October 31, 2013 - AML: Update on Diagnosis and Treatment
- Signs or symptoms of acute myeloid leukemia (AML)
- Blood and marrow tests used to diagnose AML
- Current and emerging treatment options
- Treatment side effects and strategies for side effect management
- The role of clinical trials in the continuing improvement of AML treatment outcomes
Elihu H. Estey, MD
Professor, Division of Hematology
University of Washington School of Medicine
Member and Director of AML Clinical Research (non transplant)
Clinical Research Division
Fred Hutchinson Cancer Research Center
Questions Asked by the AML Community
- What is the next step for a patient whose blood counts do not recover after consolidation therapy and cannot receive additional chemotherapy?
- What are signs of rejection after a transplant?
- Is the treatment for pediatric acute myeloid leukemia (AML) the same as for adults?
- What does it mean to say that azacitidine (Vidaza®) is a statistically better treatment?
- Are there options for patients who relapse after an allogeneic stem cell transplant?
- Does graft-versus-host disease ever stop?
- Could you speak to fertility concerns with young patients who will undergo stem cell transplantation?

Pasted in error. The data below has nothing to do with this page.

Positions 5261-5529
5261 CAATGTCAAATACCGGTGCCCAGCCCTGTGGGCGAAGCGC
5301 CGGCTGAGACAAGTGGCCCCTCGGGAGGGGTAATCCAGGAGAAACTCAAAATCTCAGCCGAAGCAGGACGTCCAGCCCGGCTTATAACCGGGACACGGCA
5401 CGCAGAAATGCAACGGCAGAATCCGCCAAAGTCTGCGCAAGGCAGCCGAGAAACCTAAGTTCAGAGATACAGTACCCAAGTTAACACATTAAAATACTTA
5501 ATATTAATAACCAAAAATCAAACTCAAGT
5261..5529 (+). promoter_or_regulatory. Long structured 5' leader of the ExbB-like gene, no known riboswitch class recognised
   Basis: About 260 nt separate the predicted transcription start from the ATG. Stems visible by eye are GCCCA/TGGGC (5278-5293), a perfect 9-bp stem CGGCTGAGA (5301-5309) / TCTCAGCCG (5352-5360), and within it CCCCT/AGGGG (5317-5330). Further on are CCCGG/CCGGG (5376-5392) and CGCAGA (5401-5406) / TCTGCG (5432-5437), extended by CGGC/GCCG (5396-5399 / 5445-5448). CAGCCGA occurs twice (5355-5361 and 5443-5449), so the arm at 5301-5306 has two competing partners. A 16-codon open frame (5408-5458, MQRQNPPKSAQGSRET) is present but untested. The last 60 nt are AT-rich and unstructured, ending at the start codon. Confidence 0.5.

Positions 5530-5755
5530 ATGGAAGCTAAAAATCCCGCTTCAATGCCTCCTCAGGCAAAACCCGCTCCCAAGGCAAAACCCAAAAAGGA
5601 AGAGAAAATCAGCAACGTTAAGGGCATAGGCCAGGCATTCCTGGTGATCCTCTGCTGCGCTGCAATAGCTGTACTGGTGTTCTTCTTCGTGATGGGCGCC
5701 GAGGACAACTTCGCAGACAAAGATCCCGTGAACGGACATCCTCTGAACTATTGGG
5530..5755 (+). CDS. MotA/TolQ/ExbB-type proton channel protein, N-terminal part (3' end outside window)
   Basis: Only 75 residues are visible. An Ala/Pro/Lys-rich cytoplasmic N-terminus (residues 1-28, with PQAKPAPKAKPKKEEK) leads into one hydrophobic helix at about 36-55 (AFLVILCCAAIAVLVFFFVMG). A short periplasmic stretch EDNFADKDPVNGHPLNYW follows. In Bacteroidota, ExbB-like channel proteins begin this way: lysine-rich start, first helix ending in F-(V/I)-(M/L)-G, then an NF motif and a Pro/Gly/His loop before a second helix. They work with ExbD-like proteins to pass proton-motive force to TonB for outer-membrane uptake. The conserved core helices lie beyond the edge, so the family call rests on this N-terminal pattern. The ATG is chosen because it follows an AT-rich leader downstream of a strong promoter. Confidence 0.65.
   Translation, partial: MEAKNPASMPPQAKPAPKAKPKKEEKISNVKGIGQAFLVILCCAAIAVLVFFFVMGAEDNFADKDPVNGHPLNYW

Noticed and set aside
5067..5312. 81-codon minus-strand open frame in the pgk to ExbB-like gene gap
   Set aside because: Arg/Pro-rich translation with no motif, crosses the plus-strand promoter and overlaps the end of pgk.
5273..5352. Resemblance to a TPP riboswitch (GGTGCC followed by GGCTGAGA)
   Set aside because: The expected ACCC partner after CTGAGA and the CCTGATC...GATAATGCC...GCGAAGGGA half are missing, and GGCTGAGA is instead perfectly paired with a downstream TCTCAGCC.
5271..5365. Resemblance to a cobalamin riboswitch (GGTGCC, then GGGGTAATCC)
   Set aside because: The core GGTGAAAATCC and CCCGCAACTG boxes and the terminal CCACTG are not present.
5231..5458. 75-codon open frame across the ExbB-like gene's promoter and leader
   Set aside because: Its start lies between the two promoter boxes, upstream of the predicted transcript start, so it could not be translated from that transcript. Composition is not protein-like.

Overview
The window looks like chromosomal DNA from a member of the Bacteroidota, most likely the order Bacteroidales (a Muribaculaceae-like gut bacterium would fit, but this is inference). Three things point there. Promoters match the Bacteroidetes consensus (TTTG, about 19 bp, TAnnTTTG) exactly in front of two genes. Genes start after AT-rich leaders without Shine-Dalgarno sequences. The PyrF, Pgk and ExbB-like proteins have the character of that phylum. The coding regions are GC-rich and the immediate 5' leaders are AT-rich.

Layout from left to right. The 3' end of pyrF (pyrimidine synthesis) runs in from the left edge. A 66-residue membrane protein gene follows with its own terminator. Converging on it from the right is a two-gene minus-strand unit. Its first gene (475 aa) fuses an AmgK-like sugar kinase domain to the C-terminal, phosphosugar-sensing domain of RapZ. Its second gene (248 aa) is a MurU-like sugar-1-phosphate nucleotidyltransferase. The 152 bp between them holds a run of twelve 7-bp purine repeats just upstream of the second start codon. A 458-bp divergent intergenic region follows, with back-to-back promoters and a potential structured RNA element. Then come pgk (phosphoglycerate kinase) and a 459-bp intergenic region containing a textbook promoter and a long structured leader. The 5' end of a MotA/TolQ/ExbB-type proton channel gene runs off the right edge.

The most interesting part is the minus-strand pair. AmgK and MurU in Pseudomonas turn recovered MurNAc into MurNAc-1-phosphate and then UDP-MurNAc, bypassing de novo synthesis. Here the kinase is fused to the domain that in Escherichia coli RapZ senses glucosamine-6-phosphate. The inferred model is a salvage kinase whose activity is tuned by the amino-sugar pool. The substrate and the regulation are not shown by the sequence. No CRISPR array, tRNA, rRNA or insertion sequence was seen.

- Why didn't you mention autologous stem cell transplantation?
- Is there a difference in outcome for patients who need two inductions rather than one to achieve remission?
- What testing needs to be done to know if a patient's sister's umbilical cord blood would be a match?
- What is acute promyelocytic leukemia (APL) and what is the current standard of care?
- What does it mean to have a high white blood count and why does it need to be treated so quickly?
- Do high white blood cell counts at diagnosis make a difference to a patient's prognosis?
- Why don't we do more autologous transplants to help and perhaps eliminate graft-versus-host disease?
- How common is it to develop multiple health problems more than three years after transplantation?
Sponsors and Supporters
This program is sponsored by The Leukemia & Lymphoma Society and supported by a grant from Sunesis Pharmaceuticals.